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`Kavutheendal' observed at Kodungallur

By Our Staff Reporter


KODUNGALLUR, MARCH 27. The atmosphere was electric. Hundreds of devotees, all in red and overcome by ardour for the deity, stormed into the Kodungallur Bhagavathy Temple here this evening during the `kavutheendal' ceremony of the Bharani festival. The participants, called `komarams', worked themselves up into frenzy, brandishing ceremonial swords and singing earthy songs in praise of the Goddess.

"This is one of the oldest temple festivals in the State and perhaps the only one of its kind in the world," said T. K. Vijayaraghavan, president, Cochin Devaswom Board. "Is there any other place of worship where you can talk dirty," asked A. M. Unnikrishnan from Palakkad. "This unique ritual shows the diversity of our culture and the dialectical nature of our philosophy." Mr. Vijayaraghavan claimed that about 8 lakh devotees had attended the Bharani festival. "Most of them are from the towns and villages of north Kerala. The festival is also an assertion of Dalit identity. Long before the enactment of the Temple Entry Proclamation, the Kodungallur temple was open to the Dalits during the Bharani festival," said Mr. Vijayaraghavan.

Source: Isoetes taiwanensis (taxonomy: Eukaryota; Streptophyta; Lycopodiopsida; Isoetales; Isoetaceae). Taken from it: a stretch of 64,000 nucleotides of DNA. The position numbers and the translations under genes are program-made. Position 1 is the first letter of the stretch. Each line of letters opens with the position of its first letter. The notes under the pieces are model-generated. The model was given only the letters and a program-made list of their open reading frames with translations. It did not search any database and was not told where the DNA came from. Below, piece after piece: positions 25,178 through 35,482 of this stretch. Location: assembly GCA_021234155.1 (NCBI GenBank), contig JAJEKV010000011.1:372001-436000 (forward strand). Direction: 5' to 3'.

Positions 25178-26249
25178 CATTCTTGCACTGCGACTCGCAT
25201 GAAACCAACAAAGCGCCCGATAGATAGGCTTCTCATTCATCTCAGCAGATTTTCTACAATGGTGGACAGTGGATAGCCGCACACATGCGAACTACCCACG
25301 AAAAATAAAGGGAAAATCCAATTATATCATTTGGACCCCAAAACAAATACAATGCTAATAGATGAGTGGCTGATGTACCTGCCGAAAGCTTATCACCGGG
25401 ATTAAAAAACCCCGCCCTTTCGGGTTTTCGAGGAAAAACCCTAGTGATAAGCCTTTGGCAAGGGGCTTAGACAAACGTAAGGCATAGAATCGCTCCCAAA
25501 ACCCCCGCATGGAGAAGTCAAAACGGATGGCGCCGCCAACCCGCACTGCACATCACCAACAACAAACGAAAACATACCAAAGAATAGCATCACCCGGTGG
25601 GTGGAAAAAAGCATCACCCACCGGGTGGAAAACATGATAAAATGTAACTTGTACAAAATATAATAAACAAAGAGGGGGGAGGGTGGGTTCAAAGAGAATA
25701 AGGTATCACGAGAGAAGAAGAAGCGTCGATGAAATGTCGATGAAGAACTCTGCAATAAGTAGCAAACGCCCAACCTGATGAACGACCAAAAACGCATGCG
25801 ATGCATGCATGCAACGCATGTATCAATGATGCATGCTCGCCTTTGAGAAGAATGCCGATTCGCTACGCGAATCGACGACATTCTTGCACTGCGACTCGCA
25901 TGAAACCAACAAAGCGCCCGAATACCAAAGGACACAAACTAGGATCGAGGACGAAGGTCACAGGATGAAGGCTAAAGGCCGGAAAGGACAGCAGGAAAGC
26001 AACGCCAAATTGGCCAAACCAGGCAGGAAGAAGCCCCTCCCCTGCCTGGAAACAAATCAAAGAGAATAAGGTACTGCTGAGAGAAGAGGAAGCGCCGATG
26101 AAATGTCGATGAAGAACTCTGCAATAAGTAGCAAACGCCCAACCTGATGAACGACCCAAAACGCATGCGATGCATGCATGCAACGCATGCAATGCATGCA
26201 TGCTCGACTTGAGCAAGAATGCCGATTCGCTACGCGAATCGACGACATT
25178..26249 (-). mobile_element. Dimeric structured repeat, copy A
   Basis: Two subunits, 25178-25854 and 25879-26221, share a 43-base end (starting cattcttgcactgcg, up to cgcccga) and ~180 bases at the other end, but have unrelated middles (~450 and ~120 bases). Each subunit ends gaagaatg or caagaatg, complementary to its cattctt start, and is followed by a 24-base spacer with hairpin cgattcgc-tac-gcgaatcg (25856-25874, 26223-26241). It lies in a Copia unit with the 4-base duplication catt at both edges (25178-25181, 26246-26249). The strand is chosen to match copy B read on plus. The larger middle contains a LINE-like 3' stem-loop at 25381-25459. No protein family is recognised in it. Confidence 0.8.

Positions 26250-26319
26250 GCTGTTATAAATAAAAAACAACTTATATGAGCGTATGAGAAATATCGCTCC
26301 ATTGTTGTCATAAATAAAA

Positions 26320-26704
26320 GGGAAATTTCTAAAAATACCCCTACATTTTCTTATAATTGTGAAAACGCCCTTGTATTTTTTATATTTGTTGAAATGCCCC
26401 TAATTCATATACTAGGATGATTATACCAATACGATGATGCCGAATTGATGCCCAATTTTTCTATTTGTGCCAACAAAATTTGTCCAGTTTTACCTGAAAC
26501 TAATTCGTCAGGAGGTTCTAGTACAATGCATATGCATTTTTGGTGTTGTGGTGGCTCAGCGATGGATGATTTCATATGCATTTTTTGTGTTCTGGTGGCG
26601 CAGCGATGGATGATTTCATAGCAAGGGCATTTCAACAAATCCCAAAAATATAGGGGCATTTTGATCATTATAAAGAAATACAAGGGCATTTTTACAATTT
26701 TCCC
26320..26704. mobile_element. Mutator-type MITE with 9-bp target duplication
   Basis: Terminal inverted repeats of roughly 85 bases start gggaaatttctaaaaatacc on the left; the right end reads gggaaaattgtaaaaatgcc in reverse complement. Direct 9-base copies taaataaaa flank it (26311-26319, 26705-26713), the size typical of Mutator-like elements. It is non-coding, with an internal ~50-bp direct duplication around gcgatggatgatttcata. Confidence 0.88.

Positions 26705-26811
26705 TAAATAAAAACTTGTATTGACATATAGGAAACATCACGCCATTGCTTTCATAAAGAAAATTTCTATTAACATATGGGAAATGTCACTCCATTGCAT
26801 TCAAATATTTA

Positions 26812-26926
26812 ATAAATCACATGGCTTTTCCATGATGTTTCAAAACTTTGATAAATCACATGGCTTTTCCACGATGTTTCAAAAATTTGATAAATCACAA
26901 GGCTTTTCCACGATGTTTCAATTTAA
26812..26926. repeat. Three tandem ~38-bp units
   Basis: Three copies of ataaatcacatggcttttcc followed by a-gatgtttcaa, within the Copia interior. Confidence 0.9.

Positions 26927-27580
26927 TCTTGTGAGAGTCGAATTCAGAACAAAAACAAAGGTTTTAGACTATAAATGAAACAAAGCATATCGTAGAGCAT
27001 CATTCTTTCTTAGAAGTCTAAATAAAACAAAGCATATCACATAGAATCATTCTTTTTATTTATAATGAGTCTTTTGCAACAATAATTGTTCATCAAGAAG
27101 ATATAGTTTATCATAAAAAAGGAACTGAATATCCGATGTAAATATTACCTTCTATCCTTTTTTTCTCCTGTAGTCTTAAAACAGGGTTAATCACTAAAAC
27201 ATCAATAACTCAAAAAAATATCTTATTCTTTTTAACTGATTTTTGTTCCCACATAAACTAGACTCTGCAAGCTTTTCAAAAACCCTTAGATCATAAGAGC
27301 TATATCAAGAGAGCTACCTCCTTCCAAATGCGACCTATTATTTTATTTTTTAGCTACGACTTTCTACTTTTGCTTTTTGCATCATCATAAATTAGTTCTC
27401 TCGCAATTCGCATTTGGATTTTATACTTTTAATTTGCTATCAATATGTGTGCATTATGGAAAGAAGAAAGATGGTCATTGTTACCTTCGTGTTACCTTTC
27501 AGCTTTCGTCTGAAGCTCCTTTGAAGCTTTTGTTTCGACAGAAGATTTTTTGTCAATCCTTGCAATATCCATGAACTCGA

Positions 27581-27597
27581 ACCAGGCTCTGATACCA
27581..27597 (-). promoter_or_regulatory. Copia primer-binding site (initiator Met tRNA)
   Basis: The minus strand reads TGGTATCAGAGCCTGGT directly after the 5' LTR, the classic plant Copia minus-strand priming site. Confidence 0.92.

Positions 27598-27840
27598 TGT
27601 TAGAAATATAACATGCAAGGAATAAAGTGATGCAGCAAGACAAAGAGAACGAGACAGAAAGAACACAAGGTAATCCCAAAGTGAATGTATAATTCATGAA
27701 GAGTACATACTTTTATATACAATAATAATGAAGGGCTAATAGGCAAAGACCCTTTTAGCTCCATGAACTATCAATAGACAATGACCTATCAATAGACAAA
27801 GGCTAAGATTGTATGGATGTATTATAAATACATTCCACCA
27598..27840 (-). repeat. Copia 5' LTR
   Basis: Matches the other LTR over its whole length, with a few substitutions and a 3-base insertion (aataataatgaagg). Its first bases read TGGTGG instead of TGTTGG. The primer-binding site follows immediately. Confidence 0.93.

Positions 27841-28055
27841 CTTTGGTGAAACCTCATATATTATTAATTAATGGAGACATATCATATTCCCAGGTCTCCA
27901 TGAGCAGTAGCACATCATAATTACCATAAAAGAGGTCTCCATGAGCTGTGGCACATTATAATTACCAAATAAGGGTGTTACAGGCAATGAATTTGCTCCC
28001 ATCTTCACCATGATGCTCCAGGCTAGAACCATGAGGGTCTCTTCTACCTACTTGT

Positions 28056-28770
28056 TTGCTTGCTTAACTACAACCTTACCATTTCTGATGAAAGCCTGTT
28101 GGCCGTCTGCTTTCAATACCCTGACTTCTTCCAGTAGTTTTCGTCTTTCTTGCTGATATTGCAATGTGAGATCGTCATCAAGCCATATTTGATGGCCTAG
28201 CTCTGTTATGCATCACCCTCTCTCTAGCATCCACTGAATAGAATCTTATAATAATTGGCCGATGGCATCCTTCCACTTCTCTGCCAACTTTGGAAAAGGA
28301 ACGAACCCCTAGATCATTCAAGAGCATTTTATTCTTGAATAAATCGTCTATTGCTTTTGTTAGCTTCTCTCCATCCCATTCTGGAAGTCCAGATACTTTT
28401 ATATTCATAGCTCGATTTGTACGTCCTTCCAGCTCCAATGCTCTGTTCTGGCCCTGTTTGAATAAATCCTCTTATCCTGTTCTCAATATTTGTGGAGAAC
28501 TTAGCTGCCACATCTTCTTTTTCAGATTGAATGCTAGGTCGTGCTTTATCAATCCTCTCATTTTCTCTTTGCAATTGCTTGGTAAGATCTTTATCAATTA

Mr. Unnikrishnan (38) had been attending the festival right from childhood. "My father used to carry me pick-a-back as he went around the temple. This festival belongs to us, the marginalised communities. The community I belong to sings hymns that describe the Bhagavathy legend. These are different from the usual Bharani chants," he said. The rites also protest against some of the established religious practices. "The worship is `tamasic', a celebration of raw and untamed energy, an expression of repressed power," said E. K. Ravi, secretary, Kshetra Kshema Samithy.

Everything about the place had a sense of rhythm. There was no chenda or maddalam. But the wild dancing and delirious chanting evoked an effect similar to that of a traditional ensemble. The folk mnemonic, `thanaro thannaro', was on every lip. Possessed, the devotees ran around the temple, striking the temple with sticks, which signified the `kavutheendal'.

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